Yong-Suk Park is a senior researcher at the Contents Convergence Research Center, Korea Electronics Technology Institute (KETI), Seoul, Korea. Before joining KETI in 2003, he was with I&C Technology and Samsung S1, where he worked in projects relevant to wireless networks and system integration. He received his B.S. and M.S. degrees in electrical and computer engineering from Carnegie Mellon University in 1997 and 1998, respectively. He is currently working towards a Ph.D. degree in the School of Electrical & Electronic Engineering from Yonsei University, Seoul, Korea. His current research interests are in the areas of media sharing and contents delivery networks.
Jeong-Wook Seo received the B.S. and M.S. degrees from the Department of Telecommunication and Information Engineering, Korea Aerospace University, Gyeonggi, Korea, in 1999 and 2001, respectively, and the Ph.D. degree from the School of Electrical and Electronic Engineering, Yonsei University, Seoul, Korea, in 2010. He is currently an Assistant Professor at the Department of Information and Communication Engineering, Namseoul University, Chungcheongnam-do, Korea. From 2001 to 2013, he was with Network Convergence Research Center in Korea Electronics Technology Institute, Seoul, Korea. His research interests include statistical signal processing for communications and networking, protocol design for Macm'ne-to-Machine/mternet of Things, and software development of next-generation broadcasting and communication systems.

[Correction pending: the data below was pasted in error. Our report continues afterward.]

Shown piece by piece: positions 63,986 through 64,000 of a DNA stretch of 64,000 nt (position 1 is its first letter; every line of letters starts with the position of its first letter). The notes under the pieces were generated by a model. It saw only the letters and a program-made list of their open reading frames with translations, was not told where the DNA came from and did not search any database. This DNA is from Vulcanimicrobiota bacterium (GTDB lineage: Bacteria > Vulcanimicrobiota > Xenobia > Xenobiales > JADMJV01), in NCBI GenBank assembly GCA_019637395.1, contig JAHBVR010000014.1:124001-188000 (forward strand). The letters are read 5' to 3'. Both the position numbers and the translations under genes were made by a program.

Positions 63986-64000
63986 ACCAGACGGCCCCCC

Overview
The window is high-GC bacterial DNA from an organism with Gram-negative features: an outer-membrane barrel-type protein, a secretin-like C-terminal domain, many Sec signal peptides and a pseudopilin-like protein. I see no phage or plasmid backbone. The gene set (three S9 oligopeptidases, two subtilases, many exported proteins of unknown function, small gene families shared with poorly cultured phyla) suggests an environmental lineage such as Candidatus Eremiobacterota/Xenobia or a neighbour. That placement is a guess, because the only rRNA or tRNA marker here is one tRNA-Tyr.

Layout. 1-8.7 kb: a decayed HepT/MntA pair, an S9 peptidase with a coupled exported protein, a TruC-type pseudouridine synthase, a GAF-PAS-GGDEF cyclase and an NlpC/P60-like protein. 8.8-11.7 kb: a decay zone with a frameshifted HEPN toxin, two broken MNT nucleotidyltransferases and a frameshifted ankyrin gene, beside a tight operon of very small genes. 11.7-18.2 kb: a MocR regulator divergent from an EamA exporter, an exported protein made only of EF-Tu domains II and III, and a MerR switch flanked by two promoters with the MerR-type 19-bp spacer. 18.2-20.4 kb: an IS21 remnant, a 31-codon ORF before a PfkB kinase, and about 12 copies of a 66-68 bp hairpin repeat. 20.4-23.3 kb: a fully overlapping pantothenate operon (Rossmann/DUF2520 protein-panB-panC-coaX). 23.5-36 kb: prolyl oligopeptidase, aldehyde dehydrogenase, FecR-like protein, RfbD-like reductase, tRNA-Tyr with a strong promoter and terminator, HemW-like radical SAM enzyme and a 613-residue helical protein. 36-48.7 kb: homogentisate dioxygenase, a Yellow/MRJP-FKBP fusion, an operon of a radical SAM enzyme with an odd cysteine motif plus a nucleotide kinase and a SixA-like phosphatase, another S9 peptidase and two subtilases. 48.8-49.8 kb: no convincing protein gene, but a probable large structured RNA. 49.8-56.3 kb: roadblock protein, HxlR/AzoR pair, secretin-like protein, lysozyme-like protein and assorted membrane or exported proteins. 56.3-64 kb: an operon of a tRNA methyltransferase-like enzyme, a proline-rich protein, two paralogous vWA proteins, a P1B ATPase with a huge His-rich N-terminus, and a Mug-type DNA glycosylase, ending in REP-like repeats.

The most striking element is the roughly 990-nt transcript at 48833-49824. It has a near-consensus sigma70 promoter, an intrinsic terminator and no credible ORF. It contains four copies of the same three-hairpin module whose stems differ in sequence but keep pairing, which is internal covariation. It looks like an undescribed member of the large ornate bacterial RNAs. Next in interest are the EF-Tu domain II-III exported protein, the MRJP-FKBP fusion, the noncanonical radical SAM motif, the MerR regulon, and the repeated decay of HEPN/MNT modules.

Jun-Rim Choi received the B.S. degree from Yonsei University, Seoul, Korea, in 1986, the M.S. degree from Cornell University, Ithaca, NY, in 1988, and the Ph.D. degree from University of Minnesota, Twin Cities, in 1991, all in electrical engineering. His current interest is in the design of high-speed, low-power digital circuits for DSP cores, digital filters, and numerical processors. Since 1997, he has been a Professor at Kyungpook National University, Taegu, Korea.